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Twenty miles west of Cuenca lies an awesome opportunity to hike in wild páramo highlands. The wet, peaty soil features high-altitude grasses with cushion and other small herbaceous plants. It is a mind-blowing wilderness characterized by outcrops of bedrock.

Considered sacred ground by the Cañari people it is now a UNESCO-protected Biosphere Reserve. The park lies at around 11,000 feet altitude so expect low temperatures and if you just arrived at high altitude, go slow.


Bringing your GPS or compass is useful as trails are badly marked and it is wise to register at the ranger station before heading off. If you don’t feel comfortable setting out for the wilderness on your own you can hire a guide to accompany you.


4. Colombia - The Woods around Mocoa

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One of the lesser-visited corners of Colombia is in the far south. Mocoa is a small town and the nearby hostel Casa del Rio is a good place to get information about hiking trails in the surrounding areas. Take a local bus and ask to be dropped of at any of the trailheads.

We opted for a daylong hike to Fin del Mundo Waterfall, following a trail that meandered through stunning forest, past smaller waterfalls and ending at a cliff where the Fin do Mundo waterfall plunged down and from where we could see far into the distance.


Do check beforehand at the hostel Casa del Rio which trails are safe to hike. Due to FARC activities in the past, certain areas are unsafe because of mines. Also worth a stop is the nearby Canyon del Mandiyaco.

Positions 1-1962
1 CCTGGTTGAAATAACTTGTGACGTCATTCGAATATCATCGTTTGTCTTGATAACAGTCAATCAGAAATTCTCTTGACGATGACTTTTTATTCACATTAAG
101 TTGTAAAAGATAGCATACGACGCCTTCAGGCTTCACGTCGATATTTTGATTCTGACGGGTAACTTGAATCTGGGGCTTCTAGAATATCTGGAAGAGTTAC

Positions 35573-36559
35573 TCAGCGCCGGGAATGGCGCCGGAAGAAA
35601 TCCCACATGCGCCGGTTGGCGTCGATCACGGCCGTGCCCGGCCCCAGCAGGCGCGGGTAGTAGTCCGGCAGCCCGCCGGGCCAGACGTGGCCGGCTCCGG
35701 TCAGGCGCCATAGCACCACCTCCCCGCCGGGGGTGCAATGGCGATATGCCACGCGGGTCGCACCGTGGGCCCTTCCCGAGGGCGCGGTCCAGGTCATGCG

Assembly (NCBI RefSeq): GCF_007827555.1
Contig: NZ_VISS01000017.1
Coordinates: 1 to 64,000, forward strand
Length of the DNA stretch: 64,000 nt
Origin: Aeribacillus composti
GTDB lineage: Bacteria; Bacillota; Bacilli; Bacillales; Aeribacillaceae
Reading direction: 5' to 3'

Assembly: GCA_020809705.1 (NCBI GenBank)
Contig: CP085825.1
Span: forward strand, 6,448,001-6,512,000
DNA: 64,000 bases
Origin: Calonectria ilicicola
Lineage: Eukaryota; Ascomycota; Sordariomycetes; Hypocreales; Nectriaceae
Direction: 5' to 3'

5. Peru - The Backdoor Trail to Machu Picchu

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Are you not prepared to take the expensive train to Machu Picchu, or join the organized multiple-day hike along the Inca Trail, but do want to visit this world-famous site, worry not. There is a perfect alternative.

You drive, or take the bus, from Cusco to Santa Teresa and hike from there. It’s just a couple of hours of easy walking to Agua Calientes along a railroad track – impossible to get lost – through scenic landscape of forested mountain hills with a river cutting through it.


There is no need to carry much, just some water and a snack or lunch. Agua Calientes is the gateway to Machu Picchu with all the infrastructure to spend the night before taking the bus or hiking up to the entrance of the site.



Landcruising Adventure, Outdoor Retailer, Overland Journal, camping, travel, Overland ExpoFreelance writer Karin-Marijke Vis, along with her partner Coen Wubbels, photographer, combine their love for adventure with work they enjoy. Sometimes described as being the ‘slowest overlanders in the world,’ they believe in making connections and staying in a place long enough to do so. In 2003 the couple purchased an antique BJ45 Land Cruiser and began a three-year trip from their home in the Netherlands to Asia. Terminally infected by the overland bug, they traveled in South America (9 years) and the Far East (2 years). Karin-Marijke and Coen are currently traveling in Russia. They’ve been published in car/4x4 and travel magazines around the world. Follow them on their website, Facebook, and Instagram.